Friday, April 18, 2008

A Pofaced Proposal

Jay Currie has decided to fight fire with fire (I won't yet say that he is trying to make two wrongs produce a right) and has filed a complaint with the CHRC regarding a cartoon that was published in Le Devoir some months ago. His reasoning, if I can be allowed to take a slight liberty with his phrasing, is: "the greater good of having s. 13 deleted from the Human Rights Act ... demand[s] the filing of just such hard cases."

With respect to my friend, I think this is a very risky business. His motivation, I see, is to give that paper and various other media (for their own sakes) a much needed incentive to push the repeal of section 13(1) of the Human Rights Act. But--I can't help wondering--isn't there a very real risk that the given paper will simply acquiesce, apologize, pay the fine, and go on with a policy of rigourous self-censorship?

Jay is far wiser about such things than I am, of course. But it seems to me that there is still a more appropriate course of action to be taken--to the extent that it rivals for sheer ludicrousness the terms of section 13(1) itself.

What we need is for some high-profile type, say Mark Steyn, to file a complaint with the Canadian Human Rights Commission ... against himself.

That is: Mark Steyn should file against Mark Steyn for ... well, take your pick! Under the provision of section 13(1) I doubt that there's a column that he's written that isn't likely to fall under someone's interpretation of hateful discrimination on the grounds of "race, national or ethnic origin, colour, religion, age, sex, marital status, family status, disability and conviction for which a pardon has been granted." (Warren Kinsella, anyway, provides us with a banana peel or eight to start us down the slope.) After all, as Richard Warman has repeatedly demonstrated, one doesn't need to be one of the offended party to be able to register the offence.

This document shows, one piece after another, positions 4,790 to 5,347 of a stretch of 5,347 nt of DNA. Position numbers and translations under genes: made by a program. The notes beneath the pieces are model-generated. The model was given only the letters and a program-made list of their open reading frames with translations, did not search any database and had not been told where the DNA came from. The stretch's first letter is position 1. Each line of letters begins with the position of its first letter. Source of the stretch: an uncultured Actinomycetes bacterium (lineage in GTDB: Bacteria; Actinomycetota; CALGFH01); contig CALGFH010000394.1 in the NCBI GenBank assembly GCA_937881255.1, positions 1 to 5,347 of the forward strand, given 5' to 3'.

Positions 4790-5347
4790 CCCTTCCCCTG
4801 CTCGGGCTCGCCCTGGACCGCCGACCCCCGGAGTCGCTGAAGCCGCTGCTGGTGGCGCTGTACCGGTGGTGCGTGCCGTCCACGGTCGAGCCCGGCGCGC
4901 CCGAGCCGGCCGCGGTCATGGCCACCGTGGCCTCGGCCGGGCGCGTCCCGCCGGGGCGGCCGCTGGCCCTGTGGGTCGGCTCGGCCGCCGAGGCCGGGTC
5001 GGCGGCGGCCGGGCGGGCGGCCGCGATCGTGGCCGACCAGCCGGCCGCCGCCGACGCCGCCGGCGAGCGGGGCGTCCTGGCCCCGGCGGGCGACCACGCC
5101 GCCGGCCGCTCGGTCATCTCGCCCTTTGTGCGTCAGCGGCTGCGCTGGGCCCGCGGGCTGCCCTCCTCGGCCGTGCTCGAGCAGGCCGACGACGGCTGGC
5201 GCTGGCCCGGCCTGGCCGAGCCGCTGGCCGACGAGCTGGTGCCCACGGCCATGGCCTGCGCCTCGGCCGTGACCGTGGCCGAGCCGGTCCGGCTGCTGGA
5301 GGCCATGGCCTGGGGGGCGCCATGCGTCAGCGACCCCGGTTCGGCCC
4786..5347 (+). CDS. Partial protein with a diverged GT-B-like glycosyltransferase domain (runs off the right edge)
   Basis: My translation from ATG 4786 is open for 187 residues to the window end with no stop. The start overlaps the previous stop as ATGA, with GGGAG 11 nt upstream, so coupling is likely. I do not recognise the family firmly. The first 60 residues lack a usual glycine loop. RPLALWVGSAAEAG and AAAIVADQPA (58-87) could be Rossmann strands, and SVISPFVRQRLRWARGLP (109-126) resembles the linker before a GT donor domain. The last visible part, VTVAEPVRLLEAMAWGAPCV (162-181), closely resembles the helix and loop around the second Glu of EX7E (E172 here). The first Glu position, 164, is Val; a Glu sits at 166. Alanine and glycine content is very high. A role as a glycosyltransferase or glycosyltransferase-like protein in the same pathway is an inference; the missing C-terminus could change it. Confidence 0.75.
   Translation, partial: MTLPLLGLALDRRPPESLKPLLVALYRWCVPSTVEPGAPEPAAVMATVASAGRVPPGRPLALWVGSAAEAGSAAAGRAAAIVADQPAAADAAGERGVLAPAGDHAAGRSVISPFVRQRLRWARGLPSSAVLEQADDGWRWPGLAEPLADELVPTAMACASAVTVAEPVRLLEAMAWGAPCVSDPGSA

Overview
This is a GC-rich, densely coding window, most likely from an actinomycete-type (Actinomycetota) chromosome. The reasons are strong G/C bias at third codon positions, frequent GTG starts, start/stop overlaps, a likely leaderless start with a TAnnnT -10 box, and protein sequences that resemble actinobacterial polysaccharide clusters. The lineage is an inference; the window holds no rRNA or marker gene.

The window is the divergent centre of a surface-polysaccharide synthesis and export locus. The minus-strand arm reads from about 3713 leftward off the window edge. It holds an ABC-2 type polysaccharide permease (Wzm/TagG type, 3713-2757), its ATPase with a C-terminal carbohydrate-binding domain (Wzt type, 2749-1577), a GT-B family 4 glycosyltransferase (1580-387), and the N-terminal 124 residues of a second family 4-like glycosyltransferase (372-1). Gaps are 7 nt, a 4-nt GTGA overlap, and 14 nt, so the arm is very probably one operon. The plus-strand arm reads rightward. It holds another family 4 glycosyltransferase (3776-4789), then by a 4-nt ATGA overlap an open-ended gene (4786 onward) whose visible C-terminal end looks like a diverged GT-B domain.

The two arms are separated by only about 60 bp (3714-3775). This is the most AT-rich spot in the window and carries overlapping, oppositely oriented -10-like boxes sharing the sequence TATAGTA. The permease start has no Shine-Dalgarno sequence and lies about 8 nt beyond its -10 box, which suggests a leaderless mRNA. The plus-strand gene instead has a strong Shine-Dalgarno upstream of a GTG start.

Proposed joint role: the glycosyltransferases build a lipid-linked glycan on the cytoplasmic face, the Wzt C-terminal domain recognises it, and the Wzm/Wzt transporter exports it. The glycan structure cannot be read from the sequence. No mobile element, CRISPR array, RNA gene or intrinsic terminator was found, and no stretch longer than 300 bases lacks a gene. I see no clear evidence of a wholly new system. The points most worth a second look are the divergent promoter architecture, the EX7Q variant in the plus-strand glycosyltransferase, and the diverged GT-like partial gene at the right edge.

Ridiculous, I hear you saying? Well quite. But that's the point.

To be clear: what's most appalling (or, if you like, offensive--but in an objective sense for once) about section 13(1) of the Human Rights Act is that it presumes that the averagely intelligent Canadian citizen is so susceptible to the published views of such as Stormfront or the Canadian Nazi Party (notwithstanding the latter's non-existence), that he cannot be trusted to tell good argument from bad. Unregulated by state diktat (itself the product of Canadian 'intelligence'), unfettered by state intervention (itself enacted by (certain) Canadian citizens), the averagely intelligent Canadian apparently lumbers about in a fog of sometimes hateful ignorance, safe only in the knowlege that the likes of Barbara Hall or Dick Warman will yank him by the arm (or pick his pocket) whenever he steps awry.

So, I say, it must follow that to the extent that Canadian citizens continue to accept the necessity of section 13(1) of the Human Rights Act--which they do--then they also accept that their own, personal, independent, and free wills pose them some fairly serious risk. In the absence of the discretion of the CHRC, who are they to say whether or not they have committed a hate crime?

This being so, it cannot be said to be unreasonable for even the offending parties to ask that the state deal with them, as it were, in spite of themselves. Otherwise, doesn't the state become complicit in (what has to be) the offending parties' equal and opposite status as victims?

So let Mark Steyn file against Mark Steyn. Let Mark Steyn outline his offences for the prosecution, and let Mark Steyn provide the defence. Mark Steyn will of course lose--as must anybody under the conditions of 'likelihood' ... But he shall have done so, at least, by winning.

A most Canadian solution to a most Canadian problem.

... And we shall all have had the very good fortune to have watched.